In addition, T&T's credit quality benefits from substantial financial buffers, with adequate international reserves and around $5.5 billion in the HSF (25% of GDP). We assess contingent liabilities from the financial sector and nonfinancial public enterprises (NFPEs)--including Trinidad Generation Unlimited, National Gas Co. of Trinidad and Tobago, and Petrotrin (Petroleum Co. of Trinidad and Tobago)--as limited. Although nonguaranteed debt carried by NFPEs was 17% of GDP at year-end 2016, at this point it does not affect our assessment of T&T's debt risk.

The People's National Movement (PNM) government has progressively adjusted fiscal, monetary, and exchange rate policies to the less favorable economic conditions. T&T's political scene will remain stable over the medium term, despite difficult economic conditions, as efforts by political opposition to tap into discontent will have limited success. In the coming years, its focus will be to continue attracting foreign investment to the energy sector. Energy companies have been pressing for reduced tax rates to compensate for lower returns and increased risks while the government is working to enhance its fiscal revenues. A revision of the fiscal regime is ongoing. T&T continues to suffer from shortcomings in economic data, which hamper surveillance and policy formulation. The government has been working on the establishment of a new independent statistical agency to improve economic data collection.

T&T's net external asset position underpins its low external vulnerability and is a key credit strength. We project T&T will maintain a net external asset position that averages 105% of current account receipts during 2017-2020. In 2016, energy exports dropped significantly, and we estimate the current account deficit to have reached 10% of GDP, from a deficit of 1% of GDP in 2015 and after years of large surpluses. Positive prospects for domestic gas production underpin our projected decline in the current account deficit over the next few years, along with a moderate recovery in energy prices. Further depreciation of the exchange rate should also help boost net exports over time. Public external debt remains low, despite global bond issuance of a US$1 billion in July 2016. We estimate T&T's gross external financing needs at 68% of current account receipts plus usable reserves on average for 2017-2020. We project that T&T's foreign exchange reserves will decline moderately in 2017 before stabilizing in 2018-2020.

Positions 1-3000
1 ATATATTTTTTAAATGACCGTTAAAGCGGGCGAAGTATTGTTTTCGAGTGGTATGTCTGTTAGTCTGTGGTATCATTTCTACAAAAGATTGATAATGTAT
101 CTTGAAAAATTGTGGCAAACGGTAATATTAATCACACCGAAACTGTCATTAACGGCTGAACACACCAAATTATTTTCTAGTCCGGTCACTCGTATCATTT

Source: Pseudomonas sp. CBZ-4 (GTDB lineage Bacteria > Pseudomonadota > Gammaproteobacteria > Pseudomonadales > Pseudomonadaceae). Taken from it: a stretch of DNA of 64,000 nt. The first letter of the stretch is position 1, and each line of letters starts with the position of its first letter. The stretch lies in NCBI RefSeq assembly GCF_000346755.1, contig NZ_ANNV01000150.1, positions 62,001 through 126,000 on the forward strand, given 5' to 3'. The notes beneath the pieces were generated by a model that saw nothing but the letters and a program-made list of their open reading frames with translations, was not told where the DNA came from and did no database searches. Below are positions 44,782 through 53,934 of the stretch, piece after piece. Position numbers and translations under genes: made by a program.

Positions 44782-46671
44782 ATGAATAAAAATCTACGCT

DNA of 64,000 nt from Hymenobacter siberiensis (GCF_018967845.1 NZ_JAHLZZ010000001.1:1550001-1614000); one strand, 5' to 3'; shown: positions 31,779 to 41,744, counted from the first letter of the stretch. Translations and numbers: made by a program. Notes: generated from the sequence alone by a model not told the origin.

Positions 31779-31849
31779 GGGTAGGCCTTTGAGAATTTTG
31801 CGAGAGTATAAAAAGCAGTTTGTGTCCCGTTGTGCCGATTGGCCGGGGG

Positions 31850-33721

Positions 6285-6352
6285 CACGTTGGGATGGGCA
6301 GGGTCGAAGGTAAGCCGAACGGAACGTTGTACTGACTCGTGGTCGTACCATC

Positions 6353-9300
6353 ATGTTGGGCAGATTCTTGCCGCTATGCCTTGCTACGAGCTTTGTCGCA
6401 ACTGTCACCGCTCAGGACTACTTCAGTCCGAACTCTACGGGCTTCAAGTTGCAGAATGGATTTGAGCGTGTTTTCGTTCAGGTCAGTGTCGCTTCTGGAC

The combination of a heavily managed exchange rate and a small open economy effectively limits the role of monetary policy. After sustaining a quasi-fixed exchange rate since 2010, the central bank allowed the currency to depreciate by 6% in 2016. Nevertheless, U.S. dollar shortages have continued to constrain economic activity, weakening local businesses' ability to pay suppliers and obtain key imports. We expect that the central bank will maintain a pragmatic strategy of gradual currency depreciation, slowly reducing the gap between the official and the parallel exchange rates. Inflation declined to around 3% at year-end 2016 as the inflationary impact of depreciation was likely offset by the economic contraction. The central bank paused its monetary tightening in early 2016--holding its repurchase rate at 4.75%--and is expected to remain on hold for the remainder of 2017. We expect the banking sector to remain profitable, well-capitalized, and highly liquid despite economic challenges.


The stable outlook reflects our expectation that T&T's economy will recover modestly in 2017-2020, on higher natural gas prices and increased gas production. We expect continuity in economic policies in the coming two years, including the government's commitment to fiscal consolidation. We expect the rise in the debt burden to stabilize.

We could lower the rating in the next two years absent a gradual recovery in economic growth or amid weaker-than-expected fiscal results. More persistent lower-than-expected growth could weigh on our economic assessment or the pace of improvement in the government's general government deficit. Either could result in downward pressure on the rating.

Conversely, we could raise the ratings over the next two years should the government effectively implement structural reform that enhances economic diversification and investor confidence, strengthening T&T's growth and fiscal profile while containing external vulnerabilities. Steps to accelerate fiscal consolidation that reduces the fiscal deficit beyond our estimates could lead us to raise the ratings, as could sustained improvement in the quality of T&T's economic and external data.